An op-ed piece by Brent Staples in the NY Times discusses the effects of the internet on some “gregarious, well-connected people” who join discussion groups and communicate “with disembodied strangers online.” He refers to research at Carnegie Mellon documenting the tendency of some such people to allow " low-quality relationships developed in virtual reality to replace higher-quality relationships in the real world."
Staples continues, "No group has embraced this socially impoverishing trade-off more enthusiastically than adolescents, many of whom spend most of their free hours cruising the Net in sunless rooms. This hermetic existence has left many of these teenagers with nonexistent social skills ? a point widely noted in stories about the computer geeks who rose to prominence in the early days of Silicon Valley.
"Adolescents are drawn to cyberspace for different reasons than adults. As the writer Michael Lewis observed in his book ‘Next: The Future Just Happened,’ children see the Net as a transformational device that lets them discard quotidian identities for more glamorous ones. Mr. Lewis illustrated the point with Marcus Arnold, who, as a 15-year-old, adopted a pseudonym a few years ago and posed as a 25-year-old legal expert for an Internet information service. Marcus did not feel the least bit guilty, and wasn’t deterred, when real-world lawyers discovered his secret and accused him of being a fraud. When asked whether he had actually read the law, Marcus responded that he found books ‘boring,’ leaving us to conclude that he had learned all he needed to know from his family’s big-screen TV.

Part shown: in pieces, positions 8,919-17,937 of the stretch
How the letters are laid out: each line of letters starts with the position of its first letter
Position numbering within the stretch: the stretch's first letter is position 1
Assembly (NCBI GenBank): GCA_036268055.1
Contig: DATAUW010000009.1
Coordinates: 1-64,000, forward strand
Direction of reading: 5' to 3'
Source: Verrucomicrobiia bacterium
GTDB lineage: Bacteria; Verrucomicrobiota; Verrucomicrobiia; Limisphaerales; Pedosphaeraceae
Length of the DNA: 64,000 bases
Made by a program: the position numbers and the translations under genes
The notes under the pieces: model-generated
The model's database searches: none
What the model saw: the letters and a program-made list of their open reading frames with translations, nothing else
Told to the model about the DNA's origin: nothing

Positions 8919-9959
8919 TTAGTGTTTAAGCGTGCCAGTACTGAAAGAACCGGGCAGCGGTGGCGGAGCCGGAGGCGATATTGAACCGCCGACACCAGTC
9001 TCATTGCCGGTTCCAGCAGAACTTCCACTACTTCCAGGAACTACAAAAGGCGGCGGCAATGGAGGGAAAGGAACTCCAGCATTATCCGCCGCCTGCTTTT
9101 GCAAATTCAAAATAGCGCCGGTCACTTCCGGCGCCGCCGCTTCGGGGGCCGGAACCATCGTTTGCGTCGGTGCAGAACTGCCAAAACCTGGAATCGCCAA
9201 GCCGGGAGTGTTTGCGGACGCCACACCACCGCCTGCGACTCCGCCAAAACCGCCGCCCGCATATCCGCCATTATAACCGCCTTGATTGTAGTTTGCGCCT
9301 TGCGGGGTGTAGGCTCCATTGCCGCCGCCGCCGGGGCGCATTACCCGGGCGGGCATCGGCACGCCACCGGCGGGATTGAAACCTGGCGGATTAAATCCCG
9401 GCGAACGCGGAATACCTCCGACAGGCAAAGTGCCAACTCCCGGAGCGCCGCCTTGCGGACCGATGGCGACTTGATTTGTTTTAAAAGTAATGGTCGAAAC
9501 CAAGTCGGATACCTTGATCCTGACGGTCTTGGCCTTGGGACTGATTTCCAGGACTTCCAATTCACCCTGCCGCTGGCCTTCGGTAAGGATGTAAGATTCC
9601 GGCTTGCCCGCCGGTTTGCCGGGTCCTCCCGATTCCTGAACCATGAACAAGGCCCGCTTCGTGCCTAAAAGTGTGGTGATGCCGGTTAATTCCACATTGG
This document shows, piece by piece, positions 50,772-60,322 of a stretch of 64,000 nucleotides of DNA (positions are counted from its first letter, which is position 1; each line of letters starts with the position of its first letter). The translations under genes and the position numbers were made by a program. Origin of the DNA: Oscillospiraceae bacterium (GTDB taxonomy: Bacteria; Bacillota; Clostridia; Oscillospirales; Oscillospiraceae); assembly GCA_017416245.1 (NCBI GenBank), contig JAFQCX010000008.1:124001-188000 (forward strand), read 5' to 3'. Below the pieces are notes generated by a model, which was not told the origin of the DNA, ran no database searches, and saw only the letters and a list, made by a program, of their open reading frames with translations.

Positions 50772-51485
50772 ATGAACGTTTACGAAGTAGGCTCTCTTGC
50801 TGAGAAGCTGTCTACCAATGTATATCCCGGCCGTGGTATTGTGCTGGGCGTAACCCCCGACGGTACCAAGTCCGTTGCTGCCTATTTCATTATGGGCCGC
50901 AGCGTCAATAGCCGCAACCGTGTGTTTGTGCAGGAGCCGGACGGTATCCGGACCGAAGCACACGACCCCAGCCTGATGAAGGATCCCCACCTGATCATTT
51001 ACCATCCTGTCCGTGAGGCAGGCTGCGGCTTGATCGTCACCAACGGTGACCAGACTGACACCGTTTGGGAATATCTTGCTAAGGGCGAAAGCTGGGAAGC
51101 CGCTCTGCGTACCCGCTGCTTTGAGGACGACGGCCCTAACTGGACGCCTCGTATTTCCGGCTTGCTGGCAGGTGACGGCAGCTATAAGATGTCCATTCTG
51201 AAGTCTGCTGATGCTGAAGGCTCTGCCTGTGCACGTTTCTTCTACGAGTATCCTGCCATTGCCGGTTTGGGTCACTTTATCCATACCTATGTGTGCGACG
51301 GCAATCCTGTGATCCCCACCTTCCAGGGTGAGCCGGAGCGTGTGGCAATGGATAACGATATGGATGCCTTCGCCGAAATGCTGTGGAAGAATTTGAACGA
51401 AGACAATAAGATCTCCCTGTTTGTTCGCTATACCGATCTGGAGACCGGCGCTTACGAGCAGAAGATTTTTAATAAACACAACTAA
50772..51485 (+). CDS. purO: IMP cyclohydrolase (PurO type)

"Marcus is a child of the Net, where everyone has a pseudonym, telling a story makes it true, and adolescents create older, cooler, more socially powerful selves any time they wish. The ability to slip easily into a new, false self is tailor-made for emotionally fragile adolescents, who can consider a bout of acne or a few excess pounds an unbearable tragedy. "